However, in the case of the velocity , the yaw rotational speed and the side-slip angle will produce an infinite value with regard to a constant steer angle. It does not mean that the vehicle cannot be driven above this velocity but it is important to note that the vehicle motion is unstable. For this particular reason, most vehicles are manufactured with US characteristic that has no stability limit velocity as a compensation to low steering response. Nonetheless, US vehicle also has a tendency to cause accidents at high speed due to its restrictive steering.
4. Four-Wheel Drive and Independent Steering (4WDIS) Approach
4.1. Steering Characteristics
Two-wheel steering (2WS) or front wheel steering system (FWS) is generally known in all moving vehicles. This system works by rotating the front wheel in an angle that produces yaw motion, which then push the rear wheels with no steer angle sideways. A 2WS vehicle with oversteer characteristic will have a shorter turning radius but it is difficult to stabilize with front wheel steering alone. Four-wheel steering (4WS) has been introduced and marketed by Honda since 1987 in their Prelude model and then was joined by other car manufacturers to promote stability for conventional vehicle. The trend was short-lived due to the mechanical constrain of the system . Nonetheless, with in-wheel motor system and steer-by-wire technology, a small electric vehicle can have the freedom of design and layout to implement Four-Wheel Drive and Independent Steering (4WDIS). In this research, the main purpose of implementing 4WDIS is to have high cornering performance for OS in-wheel small EV while maintaining stability at any speed . Considering that each wheel’s driving torque can be governed separately and the direction of the wheels can be manipulated with certain control, we had concluded that the steering modes for 4WDIS as in Figure 3 and the descriptions are as follows:(a)Opposite Steering (Phase 1). The rear wheels will turn on the opposite direction as the front wheels. This will increase the vehicle yaw rotational speed, which tighten the turning radius.(b)Parallel Steering (Phase 2). The rear wheels will rotate in the same direction parallel to the front. This steering does not generate yaw rotational speed but instead reduces the yaw rotational speed.(c)“Zero-Radius” Steering (Phase 3). The front wheels have to be “toe-in” position and the rear wheels in “toe-out” position. The driving direction of the left and right is in opposite. This allows the vehicle to rotate at its yaw rotational center.
4.2. Intelligence Steering Control System (ISCS)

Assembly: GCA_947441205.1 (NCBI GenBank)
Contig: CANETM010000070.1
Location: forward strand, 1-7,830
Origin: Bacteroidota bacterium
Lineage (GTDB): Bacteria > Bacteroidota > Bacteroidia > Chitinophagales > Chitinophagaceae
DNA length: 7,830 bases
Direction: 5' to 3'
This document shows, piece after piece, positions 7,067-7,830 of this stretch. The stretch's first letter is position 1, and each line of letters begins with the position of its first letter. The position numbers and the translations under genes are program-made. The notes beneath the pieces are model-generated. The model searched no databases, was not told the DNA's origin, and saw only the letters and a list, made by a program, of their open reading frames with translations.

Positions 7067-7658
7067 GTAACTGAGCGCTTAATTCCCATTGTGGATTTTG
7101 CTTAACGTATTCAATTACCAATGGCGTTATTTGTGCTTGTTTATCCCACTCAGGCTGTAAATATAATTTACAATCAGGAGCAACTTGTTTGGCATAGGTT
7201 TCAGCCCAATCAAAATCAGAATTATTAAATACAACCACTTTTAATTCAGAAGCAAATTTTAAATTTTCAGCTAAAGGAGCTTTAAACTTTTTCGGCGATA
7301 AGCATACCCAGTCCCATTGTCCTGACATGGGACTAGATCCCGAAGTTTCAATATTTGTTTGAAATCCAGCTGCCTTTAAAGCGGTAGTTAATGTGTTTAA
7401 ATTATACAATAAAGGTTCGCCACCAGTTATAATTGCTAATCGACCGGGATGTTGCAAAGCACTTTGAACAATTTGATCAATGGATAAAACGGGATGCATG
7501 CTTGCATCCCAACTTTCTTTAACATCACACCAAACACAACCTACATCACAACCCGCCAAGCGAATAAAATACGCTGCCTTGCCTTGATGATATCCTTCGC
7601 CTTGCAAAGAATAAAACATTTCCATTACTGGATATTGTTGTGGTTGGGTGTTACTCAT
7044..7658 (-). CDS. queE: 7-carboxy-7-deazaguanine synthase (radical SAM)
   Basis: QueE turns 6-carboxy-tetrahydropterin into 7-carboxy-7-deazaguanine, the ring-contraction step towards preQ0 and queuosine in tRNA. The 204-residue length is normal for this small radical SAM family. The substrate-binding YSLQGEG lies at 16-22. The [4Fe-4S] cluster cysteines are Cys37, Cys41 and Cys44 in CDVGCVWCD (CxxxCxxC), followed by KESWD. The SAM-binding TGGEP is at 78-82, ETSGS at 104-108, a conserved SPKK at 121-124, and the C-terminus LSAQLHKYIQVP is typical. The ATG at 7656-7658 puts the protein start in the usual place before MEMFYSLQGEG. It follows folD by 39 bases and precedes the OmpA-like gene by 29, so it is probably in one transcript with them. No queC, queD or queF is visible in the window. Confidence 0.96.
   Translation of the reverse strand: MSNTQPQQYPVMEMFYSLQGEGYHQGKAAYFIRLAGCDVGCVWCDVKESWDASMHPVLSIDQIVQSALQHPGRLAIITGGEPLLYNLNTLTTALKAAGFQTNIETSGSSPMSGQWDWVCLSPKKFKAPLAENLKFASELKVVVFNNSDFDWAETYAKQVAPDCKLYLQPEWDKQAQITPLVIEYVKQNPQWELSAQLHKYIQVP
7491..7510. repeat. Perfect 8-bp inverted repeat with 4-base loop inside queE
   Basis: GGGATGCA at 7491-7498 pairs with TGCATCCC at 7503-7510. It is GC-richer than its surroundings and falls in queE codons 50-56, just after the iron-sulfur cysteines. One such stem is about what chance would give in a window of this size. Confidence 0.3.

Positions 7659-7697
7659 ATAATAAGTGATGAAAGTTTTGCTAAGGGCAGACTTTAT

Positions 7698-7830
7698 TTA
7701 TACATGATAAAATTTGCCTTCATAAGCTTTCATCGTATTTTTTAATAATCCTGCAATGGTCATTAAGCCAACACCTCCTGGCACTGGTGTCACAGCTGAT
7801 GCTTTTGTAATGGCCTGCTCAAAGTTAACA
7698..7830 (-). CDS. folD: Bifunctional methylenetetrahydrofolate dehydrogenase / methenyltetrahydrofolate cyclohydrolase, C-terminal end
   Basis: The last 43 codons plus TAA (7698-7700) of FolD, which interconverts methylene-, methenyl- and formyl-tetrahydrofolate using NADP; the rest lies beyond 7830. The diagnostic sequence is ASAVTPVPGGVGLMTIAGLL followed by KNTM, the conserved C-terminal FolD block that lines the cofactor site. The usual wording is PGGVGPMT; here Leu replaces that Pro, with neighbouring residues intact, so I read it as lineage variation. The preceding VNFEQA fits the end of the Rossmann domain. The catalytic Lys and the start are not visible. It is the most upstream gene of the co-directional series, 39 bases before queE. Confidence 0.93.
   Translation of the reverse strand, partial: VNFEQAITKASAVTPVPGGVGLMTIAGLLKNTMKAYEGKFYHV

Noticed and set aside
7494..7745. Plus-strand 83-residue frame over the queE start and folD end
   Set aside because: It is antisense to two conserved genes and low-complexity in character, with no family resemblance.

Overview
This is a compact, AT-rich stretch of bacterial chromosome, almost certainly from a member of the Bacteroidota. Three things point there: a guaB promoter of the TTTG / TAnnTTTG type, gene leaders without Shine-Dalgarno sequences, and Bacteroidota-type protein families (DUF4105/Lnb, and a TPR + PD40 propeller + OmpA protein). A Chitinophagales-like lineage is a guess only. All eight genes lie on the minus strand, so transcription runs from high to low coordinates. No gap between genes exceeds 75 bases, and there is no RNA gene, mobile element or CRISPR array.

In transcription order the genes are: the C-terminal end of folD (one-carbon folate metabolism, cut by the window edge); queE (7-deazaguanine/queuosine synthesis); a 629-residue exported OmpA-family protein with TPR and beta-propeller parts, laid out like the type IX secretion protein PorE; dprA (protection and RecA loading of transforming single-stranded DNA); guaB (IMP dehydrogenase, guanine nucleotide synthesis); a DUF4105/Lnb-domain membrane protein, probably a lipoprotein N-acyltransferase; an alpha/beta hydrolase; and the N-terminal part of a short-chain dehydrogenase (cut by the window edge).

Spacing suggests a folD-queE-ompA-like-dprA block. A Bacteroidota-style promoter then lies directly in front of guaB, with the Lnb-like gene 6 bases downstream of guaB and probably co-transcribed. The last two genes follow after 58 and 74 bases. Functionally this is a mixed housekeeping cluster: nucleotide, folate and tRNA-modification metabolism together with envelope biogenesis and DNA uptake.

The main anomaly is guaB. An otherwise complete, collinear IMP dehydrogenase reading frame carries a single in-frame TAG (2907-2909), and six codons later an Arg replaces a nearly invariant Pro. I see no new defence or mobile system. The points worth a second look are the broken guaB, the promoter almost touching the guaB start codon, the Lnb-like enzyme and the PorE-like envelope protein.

An Intelligence Steering Control System (ISCS) is used to govern the 4WDIS. The ISCS evaluates the dynamics of the EV, the surrounding condition (i.e., narrow space), the road surface (i.e., dry, wet, and icy road), and vehicle stability (i.e., crosswind and soft collision) with regard to the drivers steering input. After the evaluation, the ISCS will choose the suitable steering characteristics to ensure stability and maneuverability.
In this paper, the evaluated parameter focuses on the dynamic of the in-wheel small EV and dry road surface. Thus, when studying the cornering performance of OS in-wheel small EV, only the alternation between phases 1 and 2 as shown in Figure 3 can be observed in the results.
5. Analysis Vehicle Model
Toyota COMS AK10E-PC shown in Figure 4, which is an in-wheel small electric vehicle manufactured by Toyota Auto Body Co., was used as an analysis vehicle model in the simulation. The vehicle uses a 2WD in-wheel motor and has a front wheel steering. However, in the simulation, we added two in-wheel motors to the front wheels and two-steering actuator at the rear wheels. Thus, the mass of the vehicle model is increased from the actual vehicle. Furthermore, the weight distribution of the vehicle model was modified so that the weight shifted to the rear to represents a highly OS in-wheel small EV while the dimensions of the vehicle remain the same.
6. Simulation Block Diagram
Figure 5 shows the simulation block diagram for the vehicle model and the ISCS. The vehicle model, which is an OS in-wheel small EV equipped with 4WDIS, is calculated by a nonlinear system. Much of past researches adopted easy way of modelling a control system based on a vehicle with linear characteristics. By this assumption, other parameters that could influence the dynamic motion of the vehicle are neglected and the modelled control system is deemed to be low precision [10–13]. In this paper, the purpose of adopting nonlinear system for calculating the vehicle model is that the system represents more precisely an actual vehicle. However, a feedback control cannot be executed directly to nonlinear system because of yaw rotational speed coupling with the velocity components as expressed in dynamic equation of motion in later section. As an option, the ISCS, which is a state observer unit that consist of a feedback controlled linear system, is used to control the vehicle model. Each model in the simulation block will be explained in detail in the following sections.
7. Vehicle Model
7.1. Nonlinear Dynamic Equations
The vehicle model has six degrees of freedom: three translational along the -, -, and -axes and three rotational about the -, -, and -axes. In this study, however, a planar motion is assumed so that a translation along the -axis and rotations about the - and -axes are disregarded. Figure 6 depicts the force vector used to construct the dynamic equations of motion for the vehicle and for the yaw rotational speed. Unlike linear dynamic equation, the vehicle side-slip angle at the center of gravity and wheels steer angle is not considered as small. Thus, we took the consideration that the longitudinal and lateral acceleration are influenced by the yaw rotational speed, which can be seen in (1).